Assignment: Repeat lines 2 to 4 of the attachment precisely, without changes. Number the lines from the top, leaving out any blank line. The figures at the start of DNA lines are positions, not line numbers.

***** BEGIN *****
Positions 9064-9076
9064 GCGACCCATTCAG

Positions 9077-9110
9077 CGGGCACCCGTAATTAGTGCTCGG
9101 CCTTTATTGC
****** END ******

9064 GCGACCCATTCAG

Positions 9077-9110
9077 CGGGCACCCGTAATTAGTGCTCGG